Whole families worked in the mill. Documentary photographer Lewis Hine photographed children as young as ten among them in 1908. In 1929 a strike resulted in international press attention, two murders, sensational trials, and deep and lasting scars within the community. For most of its history, however–from 1935 to 1993–the mill was operated by the Firestone Tire and Rubber Company. Thousands of families in Gaston County worked at “the Firestone” and lived in the neighborhoods around it in West Gastonia. The mill’s rich social and cultural life during the Firestone era is chronicled in the mill newspaper, The Firestone News. At the request of the DIL, UNC Library’s North Carolina Digital Heritage Center digitized and published online the complete run of the paper from 1952 to 1993. Both the mill and the mill village are on the National Register of Historic Places.
The mill was closed in 1993 when operations moved to a new plant in King’s Mountain, N.C. Redevelopment of the mill as a mixed use site–189 apartments, 80,000 square-feet of commercial and retail space, restaurants and event space, and a neighborhood police station–has taken more than a decade. Dedicated community archivists, chief among them Bill Passmore, Lucy Penegar, and Tim Ellis, helped to preserve thousands of irreplaceable photographs and artifacts documenting mill and community history and have worked with the DIL to make them available to the public for the first time.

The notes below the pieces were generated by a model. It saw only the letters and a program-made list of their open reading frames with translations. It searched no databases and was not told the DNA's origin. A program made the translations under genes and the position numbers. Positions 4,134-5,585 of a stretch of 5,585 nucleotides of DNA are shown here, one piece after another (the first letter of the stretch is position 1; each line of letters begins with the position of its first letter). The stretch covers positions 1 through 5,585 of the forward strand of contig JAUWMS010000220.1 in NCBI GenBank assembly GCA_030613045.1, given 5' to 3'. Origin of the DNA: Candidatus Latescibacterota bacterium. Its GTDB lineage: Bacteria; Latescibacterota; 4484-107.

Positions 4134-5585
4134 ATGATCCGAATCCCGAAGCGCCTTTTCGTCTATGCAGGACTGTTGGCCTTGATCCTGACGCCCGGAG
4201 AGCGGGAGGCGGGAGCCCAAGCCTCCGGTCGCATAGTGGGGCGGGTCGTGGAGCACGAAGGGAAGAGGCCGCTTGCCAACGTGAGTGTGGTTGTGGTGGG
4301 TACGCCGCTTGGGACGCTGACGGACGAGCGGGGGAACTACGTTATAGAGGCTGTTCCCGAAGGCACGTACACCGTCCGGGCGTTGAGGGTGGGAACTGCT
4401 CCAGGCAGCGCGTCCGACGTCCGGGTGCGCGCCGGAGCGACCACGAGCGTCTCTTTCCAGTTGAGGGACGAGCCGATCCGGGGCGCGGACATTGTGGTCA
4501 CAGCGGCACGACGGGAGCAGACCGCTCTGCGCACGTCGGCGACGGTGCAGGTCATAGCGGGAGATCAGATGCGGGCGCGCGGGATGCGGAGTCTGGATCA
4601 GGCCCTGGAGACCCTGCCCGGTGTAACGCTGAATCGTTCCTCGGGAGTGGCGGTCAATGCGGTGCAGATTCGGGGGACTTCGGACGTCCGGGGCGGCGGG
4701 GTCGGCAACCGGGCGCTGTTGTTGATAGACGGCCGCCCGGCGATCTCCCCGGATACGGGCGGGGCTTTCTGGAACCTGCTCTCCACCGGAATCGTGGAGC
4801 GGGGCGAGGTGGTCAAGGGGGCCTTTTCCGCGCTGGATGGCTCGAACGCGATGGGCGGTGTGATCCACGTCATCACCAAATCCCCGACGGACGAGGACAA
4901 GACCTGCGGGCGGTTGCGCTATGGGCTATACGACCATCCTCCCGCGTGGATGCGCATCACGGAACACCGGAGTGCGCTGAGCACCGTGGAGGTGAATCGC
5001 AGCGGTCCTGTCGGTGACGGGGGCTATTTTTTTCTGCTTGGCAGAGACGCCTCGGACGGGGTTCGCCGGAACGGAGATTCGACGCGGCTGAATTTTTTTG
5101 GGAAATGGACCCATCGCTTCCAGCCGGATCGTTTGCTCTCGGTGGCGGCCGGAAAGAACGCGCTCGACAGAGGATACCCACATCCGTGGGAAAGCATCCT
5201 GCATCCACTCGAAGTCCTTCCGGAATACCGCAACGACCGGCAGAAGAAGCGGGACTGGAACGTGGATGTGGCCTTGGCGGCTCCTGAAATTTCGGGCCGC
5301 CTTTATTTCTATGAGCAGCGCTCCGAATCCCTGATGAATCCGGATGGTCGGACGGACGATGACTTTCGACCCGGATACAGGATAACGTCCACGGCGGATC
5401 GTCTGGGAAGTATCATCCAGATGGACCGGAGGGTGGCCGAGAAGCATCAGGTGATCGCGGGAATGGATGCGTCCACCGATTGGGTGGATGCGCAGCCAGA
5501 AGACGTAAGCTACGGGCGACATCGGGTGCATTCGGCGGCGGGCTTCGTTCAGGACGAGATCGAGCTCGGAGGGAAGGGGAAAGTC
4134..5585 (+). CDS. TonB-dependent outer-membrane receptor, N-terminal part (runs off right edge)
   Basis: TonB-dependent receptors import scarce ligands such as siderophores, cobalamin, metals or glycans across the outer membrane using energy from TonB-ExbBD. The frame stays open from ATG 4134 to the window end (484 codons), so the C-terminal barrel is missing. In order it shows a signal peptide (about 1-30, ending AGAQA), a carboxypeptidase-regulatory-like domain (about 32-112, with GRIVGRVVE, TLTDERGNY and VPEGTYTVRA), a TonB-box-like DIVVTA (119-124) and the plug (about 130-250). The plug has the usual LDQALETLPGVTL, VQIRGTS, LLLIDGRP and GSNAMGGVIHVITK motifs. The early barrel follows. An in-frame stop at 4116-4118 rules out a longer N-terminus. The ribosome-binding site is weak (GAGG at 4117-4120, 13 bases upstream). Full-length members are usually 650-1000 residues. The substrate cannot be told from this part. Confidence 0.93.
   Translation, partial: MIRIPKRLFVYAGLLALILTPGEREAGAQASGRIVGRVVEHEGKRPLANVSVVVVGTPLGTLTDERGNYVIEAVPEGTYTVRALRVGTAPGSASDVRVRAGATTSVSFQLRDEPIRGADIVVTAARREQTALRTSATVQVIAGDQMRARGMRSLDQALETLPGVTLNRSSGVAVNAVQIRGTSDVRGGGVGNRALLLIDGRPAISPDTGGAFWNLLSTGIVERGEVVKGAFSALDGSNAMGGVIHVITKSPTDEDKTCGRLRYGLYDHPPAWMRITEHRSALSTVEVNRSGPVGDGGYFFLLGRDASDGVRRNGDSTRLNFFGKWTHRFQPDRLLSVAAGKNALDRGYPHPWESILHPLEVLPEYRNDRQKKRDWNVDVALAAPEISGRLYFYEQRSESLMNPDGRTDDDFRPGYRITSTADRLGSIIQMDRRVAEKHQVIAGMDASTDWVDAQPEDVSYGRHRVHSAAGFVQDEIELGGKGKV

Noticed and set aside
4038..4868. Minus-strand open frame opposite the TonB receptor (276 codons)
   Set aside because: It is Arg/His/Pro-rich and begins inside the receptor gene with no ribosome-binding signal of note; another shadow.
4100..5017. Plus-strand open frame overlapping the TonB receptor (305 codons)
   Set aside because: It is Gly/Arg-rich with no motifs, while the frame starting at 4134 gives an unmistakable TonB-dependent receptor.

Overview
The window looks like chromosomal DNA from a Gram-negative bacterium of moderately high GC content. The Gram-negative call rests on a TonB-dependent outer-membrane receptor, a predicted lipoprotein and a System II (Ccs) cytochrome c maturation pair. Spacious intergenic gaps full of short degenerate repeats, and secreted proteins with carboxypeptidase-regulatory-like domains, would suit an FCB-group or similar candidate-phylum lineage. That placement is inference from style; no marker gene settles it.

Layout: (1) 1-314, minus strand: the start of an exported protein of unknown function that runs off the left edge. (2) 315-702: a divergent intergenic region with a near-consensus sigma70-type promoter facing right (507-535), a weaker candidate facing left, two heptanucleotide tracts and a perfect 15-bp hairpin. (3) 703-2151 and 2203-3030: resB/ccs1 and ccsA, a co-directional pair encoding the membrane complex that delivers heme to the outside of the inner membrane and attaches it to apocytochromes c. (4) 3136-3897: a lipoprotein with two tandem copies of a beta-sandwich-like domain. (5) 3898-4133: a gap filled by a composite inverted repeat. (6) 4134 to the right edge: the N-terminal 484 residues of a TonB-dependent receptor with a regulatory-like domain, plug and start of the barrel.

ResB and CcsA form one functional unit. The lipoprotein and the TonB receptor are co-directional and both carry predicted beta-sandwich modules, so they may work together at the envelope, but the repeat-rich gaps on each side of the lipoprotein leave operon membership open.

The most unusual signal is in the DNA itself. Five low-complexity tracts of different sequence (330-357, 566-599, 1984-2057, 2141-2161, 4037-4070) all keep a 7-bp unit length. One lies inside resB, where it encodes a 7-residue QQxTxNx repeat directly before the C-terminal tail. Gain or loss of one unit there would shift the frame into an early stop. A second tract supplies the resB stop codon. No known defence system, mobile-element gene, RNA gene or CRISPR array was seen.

With more than $45 million invested in the 630,000 square-foot facility, the Loray Mill is the largest structure under one roof in the history of North Carolina to be restored and repurposed in this way. Local officials hope that the reopening of the mill will help to spur economic development in West Gastonia. The launch of Digital Loray and the programs and activities that will make use of it in the history center over the coming months are an important part of the “restoration” of this iconic site and the revitalization of this community.
To learn more about Digital Loray; use the interactive archive, map, and timelines; and explore the history of the Loray/Firestone mill and village, visit the project’s website at www.loraydigital.org.